For 21 years, every time this calendar date rolls around, I get nervous. I worry about catastrophes because of an event Dec. 20, 1984, and another event Dec. 20, 2003. The first devastating experience has been well-documented through my writings.
Late on a Thursday afternoon during a ruthless winter storm, our house exploded because of a problem with the wood stove, and burned to the ground. A neighbor, Karen Feist, saw the explosion as she was driving by and ran through our drifted driveway with her infant son, Chris, to see that nobody was in the house as the flames shot nearly 40 feet in the air. She then ran across a field, with snow up to her waist, to her home to summon help.
It was a horrific experience for the kids and me as we happily drove from town that afternoon and suddenly spotted the flames while still a mile away from home. Bill was in Louisiana where he had just attended his father's funeral. Ironically, he was visiting with the Oakdale, La., fire chief while both dined at a restaurant when I called him. Thanks to family and a generous, wonderful community, we were able to patch our lives together over the next few months.
Two years ago, on this day, our son Willie had just made arrangements with my mother to purchase my dad's pickup. My dad had died a month earlier on Nov. 21. Annie was coming home from New Zealand on this day, and she would be needing her car, which Willie had been using while she was gone for six months. Mother offered Willie a generous, flexible deal for the pickup, and Willie promised to honor the contract.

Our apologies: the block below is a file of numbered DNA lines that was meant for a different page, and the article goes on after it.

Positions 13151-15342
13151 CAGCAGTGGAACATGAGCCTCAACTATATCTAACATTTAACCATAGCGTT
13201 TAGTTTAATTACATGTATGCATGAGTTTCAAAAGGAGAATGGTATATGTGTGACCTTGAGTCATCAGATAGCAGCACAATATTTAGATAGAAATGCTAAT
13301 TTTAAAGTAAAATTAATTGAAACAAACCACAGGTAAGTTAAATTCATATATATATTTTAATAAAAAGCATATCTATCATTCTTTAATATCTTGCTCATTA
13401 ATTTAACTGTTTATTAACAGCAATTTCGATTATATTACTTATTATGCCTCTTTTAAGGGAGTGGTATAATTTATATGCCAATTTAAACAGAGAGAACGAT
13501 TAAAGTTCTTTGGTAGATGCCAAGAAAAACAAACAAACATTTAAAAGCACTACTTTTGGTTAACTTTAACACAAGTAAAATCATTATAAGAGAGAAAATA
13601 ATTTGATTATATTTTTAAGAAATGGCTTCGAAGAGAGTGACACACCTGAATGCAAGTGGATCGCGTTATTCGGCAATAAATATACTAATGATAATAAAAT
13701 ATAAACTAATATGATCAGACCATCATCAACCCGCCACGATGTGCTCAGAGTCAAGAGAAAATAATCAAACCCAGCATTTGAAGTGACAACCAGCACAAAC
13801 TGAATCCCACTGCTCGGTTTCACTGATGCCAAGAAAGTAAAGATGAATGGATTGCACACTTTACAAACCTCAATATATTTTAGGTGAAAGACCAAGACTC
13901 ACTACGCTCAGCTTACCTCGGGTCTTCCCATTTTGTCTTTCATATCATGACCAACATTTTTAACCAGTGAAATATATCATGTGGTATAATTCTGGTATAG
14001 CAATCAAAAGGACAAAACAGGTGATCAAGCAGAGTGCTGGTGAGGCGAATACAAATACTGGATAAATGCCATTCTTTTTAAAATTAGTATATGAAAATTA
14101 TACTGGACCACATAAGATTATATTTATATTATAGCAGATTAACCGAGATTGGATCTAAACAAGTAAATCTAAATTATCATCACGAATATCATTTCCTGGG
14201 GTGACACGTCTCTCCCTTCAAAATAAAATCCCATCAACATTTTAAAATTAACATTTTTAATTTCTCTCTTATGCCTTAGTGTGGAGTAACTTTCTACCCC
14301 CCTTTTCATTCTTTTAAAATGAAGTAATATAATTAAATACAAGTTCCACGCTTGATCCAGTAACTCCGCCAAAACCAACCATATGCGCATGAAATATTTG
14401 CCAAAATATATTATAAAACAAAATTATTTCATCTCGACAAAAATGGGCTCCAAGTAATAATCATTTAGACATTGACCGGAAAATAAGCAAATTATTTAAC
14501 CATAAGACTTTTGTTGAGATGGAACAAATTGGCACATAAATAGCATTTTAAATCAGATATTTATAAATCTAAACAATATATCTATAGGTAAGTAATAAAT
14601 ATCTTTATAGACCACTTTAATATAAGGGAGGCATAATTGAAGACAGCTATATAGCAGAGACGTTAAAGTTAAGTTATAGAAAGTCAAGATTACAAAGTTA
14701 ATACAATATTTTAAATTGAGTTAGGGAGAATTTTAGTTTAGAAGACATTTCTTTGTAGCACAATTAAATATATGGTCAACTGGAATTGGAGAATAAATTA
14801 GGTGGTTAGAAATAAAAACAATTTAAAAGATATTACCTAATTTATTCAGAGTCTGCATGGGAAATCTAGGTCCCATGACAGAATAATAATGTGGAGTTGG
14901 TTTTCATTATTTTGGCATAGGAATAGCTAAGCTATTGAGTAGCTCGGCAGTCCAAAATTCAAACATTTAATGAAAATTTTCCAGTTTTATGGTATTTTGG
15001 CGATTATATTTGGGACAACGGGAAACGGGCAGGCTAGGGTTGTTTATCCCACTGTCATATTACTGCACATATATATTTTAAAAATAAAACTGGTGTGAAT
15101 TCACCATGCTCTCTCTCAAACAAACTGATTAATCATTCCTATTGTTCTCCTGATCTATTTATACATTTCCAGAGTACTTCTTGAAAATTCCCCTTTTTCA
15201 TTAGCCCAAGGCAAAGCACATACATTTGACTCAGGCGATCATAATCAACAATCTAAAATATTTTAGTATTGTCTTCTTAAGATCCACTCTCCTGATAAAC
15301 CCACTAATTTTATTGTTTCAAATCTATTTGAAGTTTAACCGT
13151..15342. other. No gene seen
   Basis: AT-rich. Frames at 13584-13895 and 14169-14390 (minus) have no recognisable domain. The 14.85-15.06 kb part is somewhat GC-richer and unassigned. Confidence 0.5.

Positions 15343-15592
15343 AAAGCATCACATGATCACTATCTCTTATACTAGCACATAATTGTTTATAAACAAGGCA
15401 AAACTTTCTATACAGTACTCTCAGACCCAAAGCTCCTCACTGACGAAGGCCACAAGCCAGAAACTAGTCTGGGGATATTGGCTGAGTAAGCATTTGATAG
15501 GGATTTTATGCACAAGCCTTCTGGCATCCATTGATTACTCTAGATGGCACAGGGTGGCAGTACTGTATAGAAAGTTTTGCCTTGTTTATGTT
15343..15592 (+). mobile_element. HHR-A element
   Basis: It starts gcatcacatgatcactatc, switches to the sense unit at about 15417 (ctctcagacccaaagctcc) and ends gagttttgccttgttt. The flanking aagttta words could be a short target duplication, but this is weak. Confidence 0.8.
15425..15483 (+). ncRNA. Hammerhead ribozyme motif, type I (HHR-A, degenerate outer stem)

The first stop on his way to town from Colburn (nine miles north of Sandpoint) would be Les Schwab Tires because the pickup needed snow tires. Willie climbed in the pickup and left my mother's house. Bill followed shortly thereafter in his pickup. It was snowing. The roads were slick. By the time, Bill reached the Selle Road, just two miles south of Mother's house, he noticed something in the road ahead. It was twisted metal.
As he got closer, he could see that the twisted metal was actually a canopy for a pickup. He slowly moved on past it and out of the corner of his eye, he spotted someone climbing up a bank. It was Willie. He had hit a patch of ice and rolled his grandpa's pickup. It was totaled. He was okay physically but devastated because it was "Grandpa's pickup."
The pickup sat in our driveway for several months. Bill investigated possibilities for having its body redone because the engine was fine. He'd made arrangements to take it one day to a body man. The evening before, he started it up to make sure it was still running okay. Suddenly, he saw a spark and a fire started. He ran to the house for a fire extinguisher, but by the time, he reached the truck, the vehicle was in uncontrollable flames.
As the fire department came to put out the blaze, Willie stood for a moment and then backed off to the darkness under the same willow tree where he had sat on that winter night in 1984 and watched, as a horrified 7-year-old, while our house burned down. I walked back to Willie and said, "I guess nobody was ever supposed to drive Grandpa's pickup again."
So, I pray today that when it ends, all is well.